A closer look at how emotional intelligence may be used to enhance generic skills development in accounting education
KeywordsSchool of Accounting
1501 Accounting, Auditing and Accountability
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AbstractIn spite of the ongoing attention given to generic skills, stakeholders continue to express concerns regarding students' mastery of nontechnical skills. This paper suggests that emotional intelligence needs to be combined with generic skills to achieve the desired attributes that will enhance the employability of accounting graduates. The paper contrasts two often-debated, yet nevertheless accepted constructs, generic skills and emotional intelligence. Generic skills incorporate cognitive and behavioural elements such analytic skills and interpersonal skills. Emotion intelligence addresses understanding and managing one's own emotions and the emotions of others. Employers view emotional intelligence as an influential attribute for a successful accounting career, however many accounting academics have not given emotional intelligence the same attention as generic skill. Juxtaposing constructs of generic skills and emotional intelligence highlights areas of commonality and difference. While the behavioural component of generic skills has a number of commonalities with emotional intelligence there are significant areas of emotional intelligence that are not addressed in the current accounting curricula's focus on generic skills.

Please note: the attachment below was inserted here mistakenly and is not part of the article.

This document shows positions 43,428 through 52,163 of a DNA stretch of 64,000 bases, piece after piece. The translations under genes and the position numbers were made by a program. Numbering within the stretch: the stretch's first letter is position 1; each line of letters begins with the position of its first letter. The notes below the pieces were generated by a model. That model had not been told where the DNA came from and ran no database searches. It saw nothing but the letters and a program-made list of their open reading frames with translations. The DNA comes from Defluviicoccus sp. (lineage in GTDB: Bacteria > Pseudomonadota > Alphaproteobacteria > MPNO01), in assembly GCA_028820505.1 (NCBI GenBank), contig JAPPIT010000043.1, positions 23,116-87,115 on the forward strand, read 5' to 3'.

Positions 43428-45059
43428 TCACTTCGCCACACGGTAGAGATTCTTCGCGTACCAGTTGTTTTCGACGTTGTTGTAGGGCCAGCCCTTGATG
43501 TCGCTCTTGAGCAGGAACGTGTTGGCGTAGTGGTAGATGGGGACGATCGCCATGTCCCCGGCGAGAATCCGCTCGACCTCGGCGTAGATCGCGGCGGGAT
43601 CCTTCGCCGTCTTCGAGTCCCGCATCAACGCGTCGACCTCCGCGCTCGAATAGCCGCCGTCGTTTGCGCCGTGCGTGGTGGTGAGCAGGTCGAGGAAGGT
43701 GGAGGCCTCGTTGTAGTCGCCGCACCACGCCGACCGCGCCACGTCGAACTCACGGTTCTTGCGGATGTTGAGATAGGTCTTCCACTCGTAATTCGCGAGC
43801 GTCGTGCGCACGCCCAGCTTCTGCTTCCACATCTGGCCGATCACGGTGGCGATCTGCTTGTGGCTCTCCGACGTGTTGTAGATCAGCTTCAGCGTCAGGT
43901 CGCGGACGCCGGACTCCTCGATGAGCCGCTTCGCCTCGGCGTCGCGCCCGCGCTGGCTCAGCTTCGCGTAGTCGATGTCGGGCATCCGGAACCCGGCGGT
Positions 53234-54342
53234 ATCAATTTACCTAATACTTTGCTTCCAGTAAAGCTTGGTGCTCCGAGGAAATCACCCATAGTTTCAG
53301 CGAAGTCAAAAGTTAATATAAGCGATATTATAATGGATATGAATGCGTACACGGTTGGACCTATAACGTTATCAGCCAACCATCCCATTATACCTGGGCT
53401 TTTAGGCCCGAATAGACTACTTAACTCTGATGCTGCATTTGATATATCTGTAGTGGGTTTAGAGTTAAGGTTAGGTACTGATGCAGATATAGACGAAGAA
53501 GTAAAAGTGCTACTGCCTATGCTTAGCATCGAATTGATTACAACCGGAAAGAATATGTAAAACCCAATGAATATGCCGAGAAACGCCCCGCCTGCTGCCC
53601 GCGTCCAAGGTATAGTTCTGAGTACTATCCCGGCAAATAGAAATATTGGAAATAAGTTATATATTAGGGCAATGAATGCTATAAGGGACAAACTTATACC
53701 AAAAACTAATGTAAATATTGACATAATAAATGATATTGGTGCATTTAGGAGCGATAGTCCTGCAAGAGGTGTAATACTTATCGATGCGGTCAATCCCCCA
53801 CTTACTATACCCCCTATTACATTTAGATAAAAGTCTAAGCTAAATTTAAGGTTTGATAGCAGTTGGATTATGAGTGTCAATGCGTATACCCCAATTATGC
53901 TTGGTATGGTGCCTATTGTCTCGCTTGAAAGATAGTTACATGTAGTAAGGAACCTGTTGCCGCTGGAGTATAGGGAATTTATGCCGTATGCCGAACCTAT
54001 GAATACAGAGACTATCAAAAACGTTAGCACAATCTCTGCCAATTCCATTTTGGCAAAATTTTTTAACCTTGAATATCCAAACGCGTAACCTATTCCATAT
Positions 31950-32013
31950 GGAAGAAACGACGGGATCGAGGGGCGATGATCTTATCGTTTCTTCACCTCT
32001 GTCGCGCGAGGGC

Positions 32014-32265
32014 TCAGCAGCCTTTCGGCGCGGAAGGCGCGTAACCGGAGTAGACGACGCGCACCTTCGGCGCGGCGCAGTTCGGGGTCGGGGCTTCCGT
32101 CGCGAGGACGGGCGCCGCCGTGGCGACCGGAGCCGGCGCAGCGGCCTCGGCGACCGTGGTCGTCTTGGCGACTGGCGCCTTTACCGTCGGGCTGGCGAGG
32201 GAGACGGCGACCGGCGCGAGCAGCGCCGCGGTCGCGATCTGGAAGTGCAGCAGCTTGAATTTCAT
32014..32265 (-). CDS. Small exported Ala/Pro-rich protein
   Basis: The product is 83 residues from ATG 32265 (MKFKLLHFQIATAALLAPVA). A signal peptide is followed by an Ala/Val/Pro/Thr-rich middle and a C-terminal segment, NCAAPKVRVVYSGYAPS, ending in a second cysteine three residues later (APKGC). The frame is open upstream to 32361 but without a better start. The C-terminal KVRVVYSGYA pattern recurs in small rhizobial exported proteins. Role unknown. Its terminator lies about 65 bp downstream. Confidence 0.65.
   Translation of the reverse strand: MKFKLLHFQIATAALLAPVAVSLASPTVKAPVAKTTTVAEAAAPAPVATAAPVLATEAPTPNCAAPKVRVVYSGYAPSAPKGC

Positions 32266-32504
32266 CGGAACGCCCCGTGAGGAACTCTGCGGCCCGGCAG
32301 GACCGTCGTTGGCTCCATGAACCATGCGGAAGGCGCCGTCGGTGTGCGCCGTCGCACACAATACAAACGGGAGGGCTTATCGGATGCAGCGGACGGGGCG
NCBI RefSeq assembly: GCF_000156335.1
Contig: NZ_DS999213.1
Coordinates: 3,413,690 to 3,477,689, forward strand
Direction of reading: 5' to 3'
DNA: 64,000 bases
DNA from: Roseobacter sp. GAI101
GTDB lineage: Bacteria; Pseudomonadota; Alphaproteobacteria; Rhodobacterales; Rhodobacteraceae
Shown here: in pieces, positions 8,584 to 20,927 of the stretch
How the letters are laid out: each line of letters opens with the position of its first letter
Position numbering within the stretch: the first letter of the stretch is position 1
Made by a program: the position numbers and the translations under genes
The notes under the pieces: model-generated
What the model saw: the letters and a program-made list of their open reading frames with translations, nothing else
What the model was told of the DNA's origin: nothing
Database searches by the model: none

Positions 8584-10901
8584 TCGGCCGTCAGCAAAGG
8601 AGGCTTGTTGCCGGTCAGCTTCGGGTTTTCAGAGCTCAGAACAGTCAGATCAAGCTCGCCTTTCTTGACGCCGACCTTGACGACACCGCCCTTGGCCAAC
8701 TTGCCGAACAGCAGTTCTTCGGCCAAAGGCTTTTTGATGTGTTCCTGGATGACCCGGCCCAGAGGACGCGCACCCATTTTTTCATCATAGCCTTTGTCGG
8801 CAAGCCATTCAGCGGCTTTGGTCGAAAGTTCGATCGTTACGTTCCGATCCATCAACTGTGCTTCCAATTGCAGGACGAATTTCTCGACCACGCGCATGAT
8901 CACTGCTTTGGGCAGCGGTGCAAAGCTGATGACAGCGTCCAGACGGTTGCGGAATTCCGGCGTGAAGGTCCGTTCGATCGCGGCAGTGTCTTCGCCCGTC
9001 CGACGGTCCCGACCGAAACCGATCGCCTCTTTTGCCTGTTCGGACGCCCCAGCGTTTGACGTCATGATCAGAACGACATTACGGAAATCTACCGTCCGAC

Daff, Lyn and De Lange, Paul and Jackling, Beverley (2012) A closer look at how emotional intelligence may be used to enhance generic skills development in accounting education. In: Proceedings of Accounting and Finance Association of Australia and New Zealand Conference (AFAANZ 2012). Potter, Brad and Birt, Jacqueline, eds. Accounting and Finance Association of Australia and New Zealand (AFAANZ) , Carlton, Australia .
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